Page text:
New Saskatchewan Huskies head coach leading team into Sled Dog Open
This race won’t involve mushers or dogs. Instead, the Saskatchewan Huskies will be hauling their bodies across the finish line at the 48th annual Sled Dog Open. Quite frankly after over five and a half months of practice, they’re chomping at the bit.
“Track has a really, really long base season leading up, we’ve been training since September and we haven’t really gotten to compete yet so I think everybody’s ready to go,” Kieran Johnston, one of the Huskies men’s captains, said at practice Thursday.
“I’d say we’re all getting really pumped up, especially with the new program from Jason (Reindl), we’re all really excited to like see if our results pay off,” Mackenzi Kleiter, who runs the 60 metre sprint and 4×200 meter relay, said.
Kleiter was referring to University of Saskatchewan alumnus and new head coach Jason Reindl. The former track athlete specializes in sprint, hurdle and relay training, but he brings his own unique formula to the team.
“Every event requires a different tone of voice, a different metaphor to help the athlete achieve their goals, so every time I go into something its like another little recipe to bake a cake,” Reindl said.
“He definitely is a very academic coach, he really studies the craft,” Johnston added.
Reindl was named Coach of the Year for the Atlantic University Sport (AUS) conference last year, after training the University of New Brunswick Varsity Reds. Then in the summer, he coached Canada’s sprint and hurdle team at the World University Games in Taipei, Taiwan.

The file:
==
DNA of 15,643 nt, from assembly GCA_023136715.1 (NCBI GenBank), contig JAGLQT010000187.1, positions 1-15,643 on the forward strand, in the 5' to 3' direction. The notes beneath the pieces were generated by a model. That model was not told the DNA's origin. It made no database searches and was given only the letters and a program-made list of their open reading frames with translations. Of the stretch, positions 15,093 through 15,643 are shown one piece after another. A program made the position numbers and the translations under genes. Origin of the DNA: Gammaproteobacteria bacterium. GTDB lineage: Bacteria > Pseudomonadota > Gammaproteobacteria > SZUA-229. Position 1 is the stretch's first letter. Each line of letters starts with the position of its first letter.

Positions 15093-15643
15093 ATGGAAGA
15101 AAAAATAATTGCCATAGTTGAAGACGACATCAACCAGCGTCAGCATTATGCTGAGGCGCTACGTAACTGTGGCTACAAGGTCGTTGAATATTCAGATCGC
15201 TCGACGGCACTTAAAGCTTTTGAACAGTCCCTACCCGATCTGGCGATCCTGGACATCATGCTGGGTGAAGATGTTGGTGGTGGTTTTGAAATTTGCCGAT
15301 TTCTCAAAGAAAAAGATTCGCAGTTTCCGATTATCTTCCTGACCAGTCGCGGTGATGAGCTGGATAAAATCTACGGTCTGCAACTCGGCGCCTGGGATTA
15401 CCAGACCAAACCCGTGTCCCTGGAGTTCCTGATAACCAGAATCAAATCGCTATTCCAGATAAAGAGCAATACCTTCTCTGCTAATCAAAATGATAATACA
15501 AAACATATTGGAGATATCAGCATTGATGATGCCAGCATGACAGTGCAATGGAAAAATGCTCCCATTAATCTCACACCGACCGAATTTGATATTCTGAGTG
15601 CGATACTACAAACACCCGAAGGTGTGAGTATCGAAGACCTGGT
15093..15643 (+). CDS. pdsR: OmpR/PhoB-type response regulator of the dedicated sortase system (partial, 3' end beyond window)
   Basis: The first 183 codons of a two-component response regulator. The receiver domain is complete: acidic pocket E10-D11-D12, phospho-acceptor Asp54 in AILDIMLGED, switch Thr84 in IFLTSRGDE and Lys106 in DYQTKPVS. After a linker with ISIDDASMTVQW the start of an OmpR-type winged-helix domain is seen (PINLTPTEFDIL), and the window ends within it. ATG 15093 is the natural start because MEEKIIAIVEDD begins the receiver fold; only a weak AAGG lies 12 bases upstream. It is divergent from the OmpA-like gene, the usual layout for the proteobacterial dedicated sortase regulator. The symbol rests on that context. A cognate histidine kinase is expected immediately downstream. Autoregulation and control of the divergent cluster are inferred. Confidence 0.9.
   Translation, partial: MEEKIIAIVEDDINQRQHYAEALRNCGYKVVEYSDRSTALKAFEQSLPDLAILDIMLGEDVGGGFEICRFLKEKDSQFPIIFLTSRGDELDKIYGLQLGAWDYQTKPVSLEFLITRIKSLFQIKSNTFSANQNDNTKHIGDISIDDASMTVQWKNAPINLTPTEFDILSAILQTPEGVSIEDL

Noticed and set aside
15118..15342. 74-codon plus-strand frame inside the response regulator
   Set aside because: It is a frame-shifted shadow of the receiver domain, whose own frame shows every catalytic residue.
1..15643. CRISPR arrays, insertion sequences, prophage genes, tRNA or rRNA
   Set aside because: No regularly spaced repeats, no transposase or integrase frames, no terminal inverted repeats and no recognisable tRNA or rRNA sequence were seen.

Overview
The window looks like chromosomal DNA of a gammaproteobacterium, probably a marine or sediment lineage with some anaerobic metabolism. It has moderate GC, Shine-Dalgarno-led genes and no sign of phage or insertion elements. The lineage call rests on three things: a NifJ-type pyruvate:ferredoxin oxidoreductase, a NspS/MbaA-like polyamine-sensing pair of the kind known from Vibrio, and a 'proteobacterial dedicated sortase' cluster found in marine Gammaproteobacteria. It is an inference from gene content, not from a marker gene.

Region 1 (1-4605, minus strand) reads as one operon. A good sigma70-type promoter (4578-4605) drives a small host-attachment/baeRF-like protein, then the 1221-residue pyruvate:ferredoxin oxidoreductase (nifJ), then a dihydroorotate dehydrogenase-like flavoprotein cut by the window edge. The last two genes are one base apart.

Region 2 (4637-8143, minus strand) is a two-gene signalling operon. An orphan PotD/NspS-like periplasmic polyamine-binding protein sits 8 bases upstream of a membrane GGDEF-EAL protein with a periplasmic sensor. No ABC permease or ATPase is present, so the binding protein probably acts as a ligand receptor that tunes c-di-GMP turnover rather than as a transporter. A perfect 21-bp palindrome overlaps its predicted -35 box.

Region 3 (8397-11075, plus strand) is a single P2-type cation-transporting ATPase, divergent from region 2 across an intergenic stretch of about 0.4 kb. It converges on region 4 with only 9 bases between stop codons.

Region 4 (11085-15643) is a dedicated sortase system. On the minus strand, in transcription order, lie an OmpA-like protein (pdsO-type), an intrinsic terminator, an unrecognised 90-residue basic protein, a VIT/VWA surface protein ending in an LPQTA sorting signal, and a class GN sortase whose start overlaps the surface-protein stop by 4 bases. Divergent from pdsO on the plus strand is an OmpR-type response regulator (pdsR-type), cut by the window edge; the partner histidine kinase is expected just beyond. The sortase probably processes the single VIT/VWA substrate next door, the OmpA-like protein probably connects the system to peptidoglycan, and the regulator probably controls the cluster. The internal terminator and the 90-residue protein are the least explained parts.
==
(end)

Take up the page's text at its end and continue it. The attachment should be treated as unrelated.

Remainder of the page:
But in his first year at the helm with the Huskies, he just wants to take things slow and steady.
“My goal this year is to have some good transitions, build off of the previous success of Joanne McTaggart and the coaches before and really just lead that into some program changes that will lead us to success in the future.”
“Just knowing that he has coached at that level gives us a lot more ease that we know that we can trust him in what he’s telling us to do,” Kleiter, who is in her fourth year with the Huskies, added.
The Sled Dog open is just an exhibition meet, but the Huskies will still be facing internal pressure to perform.
“A lot of the athletes on the team are earning their spot, and that’s the big thing within our team. The other things are every performance is an opportunity to get standard or move up in the rankings,” Reindl noted, as the Huskies will not travel the entire squad to a meet in Edmonton next week.
The Sled Dog open begins Friday and runs through Sunday at the Saskatoon Field House.
© 2018 Global News, a division of Corus Entertainment Inc.